Today many churches have a minister every Sabbath. But should that changed circumstance rob laity of the opportunity to give their testimony? Surely, where a minister is at the same church every Sabbath, he or she should have most worship services predominantly testimonies (duplicating the frequency of the 1890s).

Vigilance required

White warned that vigilance was required to make sure we did not slip into false worship styles. "The worship of God will become corrupted unless there are wide-awake men at every post of duty" (Testimonies vol. 4 517). However, there has been almost no vigilance and no attempt to maintain the Biblical worship style in the SDA Church since her death. We have allowed our worship style to drift and to eventually become formal. And we now have virtually no congregational involvement.

Summary of Ellen White's position: Ellen White agrees with the Bible that worship should be energetic, that shouting is desirable, that musical instruments like guitars are acceptable, and that all members of the congregation should be able to speak.

3. Position of other early SDA pioneers

This section looks at modes of worship advocated and followed in the early SDA Church.

Musical instruments

James White's sons played the old version of a portable keyboard called a melodeon (Life of HN White, page 22).

As for percussion instruments, James White didn't use drums in church. He used his Bible! He would walk into his meeting singing and accompanying himself by playing the beat of the song on his Bible (William A Spicer Pioneer Days of the Adventist Movement page 147).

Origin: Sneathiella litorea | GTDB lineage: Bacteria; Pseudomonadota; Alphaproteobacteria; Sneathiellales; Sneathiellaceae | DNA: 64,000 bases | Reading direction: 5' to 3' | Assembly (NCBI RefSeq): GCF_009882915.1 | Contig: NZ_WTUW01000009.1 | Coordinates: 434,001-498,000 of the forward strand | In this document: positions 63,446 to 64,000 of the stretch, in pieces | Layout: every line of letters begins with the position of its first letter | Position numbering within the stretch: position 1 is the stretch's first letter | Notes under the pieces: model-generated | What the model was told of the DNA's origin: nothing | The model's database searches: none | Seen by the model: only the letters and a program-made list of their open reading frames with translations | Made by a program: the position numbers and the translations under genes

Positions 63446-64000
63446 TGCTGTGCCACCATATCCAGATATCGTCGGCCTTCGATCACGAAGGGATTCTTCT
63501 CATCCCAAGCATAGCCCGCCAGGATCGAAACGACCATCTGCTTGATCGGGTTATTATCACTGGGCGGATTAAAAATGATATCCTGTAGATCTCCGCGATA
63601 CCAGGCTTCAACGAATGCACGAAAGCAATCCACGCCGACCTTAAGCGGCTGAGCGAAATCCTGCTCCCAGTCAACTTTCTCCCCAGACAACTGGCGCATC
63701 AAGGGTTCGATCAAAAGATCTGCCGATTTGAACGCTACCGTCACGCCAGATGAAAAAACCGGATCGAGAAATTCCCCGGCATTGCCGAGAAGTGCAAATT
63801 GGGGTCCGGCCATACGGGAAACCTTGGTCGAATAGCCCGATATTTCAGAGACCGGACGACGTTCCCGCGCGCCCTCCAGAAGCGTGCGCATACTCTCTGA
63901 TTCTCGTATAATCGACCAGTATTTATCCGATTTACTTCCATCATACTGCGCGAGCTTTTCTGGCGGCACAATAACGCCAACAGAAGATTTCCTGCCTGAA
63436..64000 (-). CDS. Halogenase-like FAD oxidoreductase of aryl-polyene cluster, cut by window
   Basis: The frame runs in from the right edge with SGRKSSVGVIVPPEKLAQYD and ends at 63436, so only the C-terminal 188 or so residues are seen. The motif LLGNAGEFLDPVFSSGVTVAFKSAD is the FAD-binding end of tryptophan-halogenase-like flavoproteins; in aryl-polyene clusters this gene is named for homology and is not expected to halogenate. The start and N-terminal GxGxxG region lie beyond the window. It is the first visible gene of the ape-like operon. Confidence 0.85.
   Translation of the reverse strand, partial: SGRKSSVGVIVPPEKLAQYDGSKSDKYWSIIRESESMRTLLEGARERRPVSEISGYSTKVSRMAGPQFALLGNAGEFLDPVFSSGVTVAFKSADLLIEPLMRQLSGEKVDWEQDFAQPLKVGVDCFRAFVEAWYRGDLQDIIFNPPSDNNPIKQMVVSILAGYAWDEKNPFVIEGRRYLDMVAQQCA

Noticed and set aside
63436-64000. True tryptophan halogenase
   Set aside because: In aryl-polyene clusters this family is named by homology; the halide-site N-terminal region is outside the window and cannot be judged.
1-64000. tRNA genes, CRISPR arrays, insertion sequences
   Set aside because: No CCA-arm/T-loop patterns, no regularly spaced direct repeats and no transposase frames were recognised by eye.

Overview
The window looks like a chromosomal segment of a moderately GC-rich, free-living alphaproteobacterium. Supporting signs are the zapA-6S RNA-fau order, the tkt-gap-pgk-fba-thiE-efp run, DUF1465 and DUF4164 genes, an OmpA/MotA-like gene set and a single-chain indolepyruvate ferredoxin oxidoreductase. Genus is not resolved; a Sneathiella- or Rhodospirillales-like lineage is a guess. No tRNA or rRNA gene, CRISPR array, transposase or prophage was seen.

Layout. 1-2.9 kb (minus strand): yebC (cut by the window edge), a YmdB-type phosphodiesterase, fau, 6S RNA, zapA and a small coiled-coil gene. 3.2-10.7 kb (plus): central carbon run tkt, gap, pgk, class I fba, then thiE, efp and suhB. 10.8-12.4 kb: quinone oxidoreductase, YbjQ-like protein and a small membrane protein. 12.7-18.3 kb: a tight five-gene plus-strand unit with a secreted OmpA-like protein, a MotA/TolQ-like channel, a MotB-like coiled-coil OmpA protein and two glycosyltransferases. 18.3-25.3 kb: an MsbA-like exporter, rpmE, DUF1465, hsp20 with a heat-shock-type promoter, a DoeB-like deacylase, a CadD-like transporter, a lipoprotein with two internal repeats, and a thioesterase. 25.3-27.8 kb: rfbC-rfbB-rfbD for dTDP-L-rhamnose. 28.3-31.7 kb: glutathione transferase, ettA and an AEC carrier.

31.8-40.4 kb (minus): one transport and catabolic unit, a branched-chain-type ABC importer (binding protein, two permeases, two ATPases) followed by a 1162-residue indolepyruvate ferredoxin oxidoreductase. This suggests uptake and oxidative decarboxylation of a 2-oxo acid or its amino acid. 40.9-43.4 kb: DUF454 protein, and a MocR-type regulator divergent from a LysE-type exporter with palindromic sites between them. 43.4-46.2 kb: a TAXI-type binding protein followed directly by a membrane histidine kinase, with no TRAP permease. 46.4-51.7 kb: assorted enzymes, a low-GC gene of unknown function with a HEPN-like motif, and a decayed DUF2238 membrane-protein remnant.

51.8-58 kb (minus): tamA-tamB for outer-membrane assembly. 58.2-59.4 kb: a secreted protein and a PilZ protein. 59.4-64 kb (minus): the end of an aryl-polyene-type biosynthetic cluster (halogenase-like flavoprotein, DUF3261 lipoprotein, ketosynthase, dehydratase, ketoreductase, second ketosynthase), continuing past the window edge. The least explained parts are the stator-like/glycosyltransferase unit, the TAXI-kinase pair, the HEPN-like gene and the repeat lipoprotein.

And the organ, so much approved of today in church, was viewed poorly by some SDAs. "JN Loughborough and other church leaders had to introduce biblical arguments to ease the acceptance of the first organ used by Adventists in California" (Ministry Oct 1991, page 12).

Would the SDA Church today sing hymns in church that were written to the tunes of Rock and Roll stars like Guns N Roses? Most probably not. But almost the exact equivalent occurred in the early Adventist Church. Adventists often took the most popular secular songs of their time and wrote sacred words to them to sing in church.

For example, "Way down upon the Swanee River" was one of the most popular songs of its day. The Adventists changed it to "You will see your Lord a-coming."

Uriah Smith changed the well-known song "Dixie," to:

We are travelling toward a country bright
where all is peace and love and light
Look away, look away,
look away to that bright land.

The 1858 love song "Bonny Eloise" started with the words "How sweet is the vale where the mohawk gently glides." But to that popular tune the Adventists sang (and still sing) "How sweet are the tidings that greet a pilgrim's ear."

Their use of then-modern tunes is obviously a far-cry from today's Adventist church services. Most songs in modern SDA church services are tunes of a generation now dead. The current generation often cannot relate to them.

Energy

In the conservative SDA Church of today, few people clap to the beat of songs they sing. But early Adventists did.

James White wrote about when he and his sisters sang 'You will see your Lord a-coming' (Swanee River) to introduce a communion service. As they reached the chorus of each verse "good brother Clark" would rise, "strike his hands together over his head, shout `Glory!' and immediately sit down." "The influence of the melody accompanied by Brother Clark's solemn appearance and sweet shouts, seemed electrifying" (Life Incidents page 107).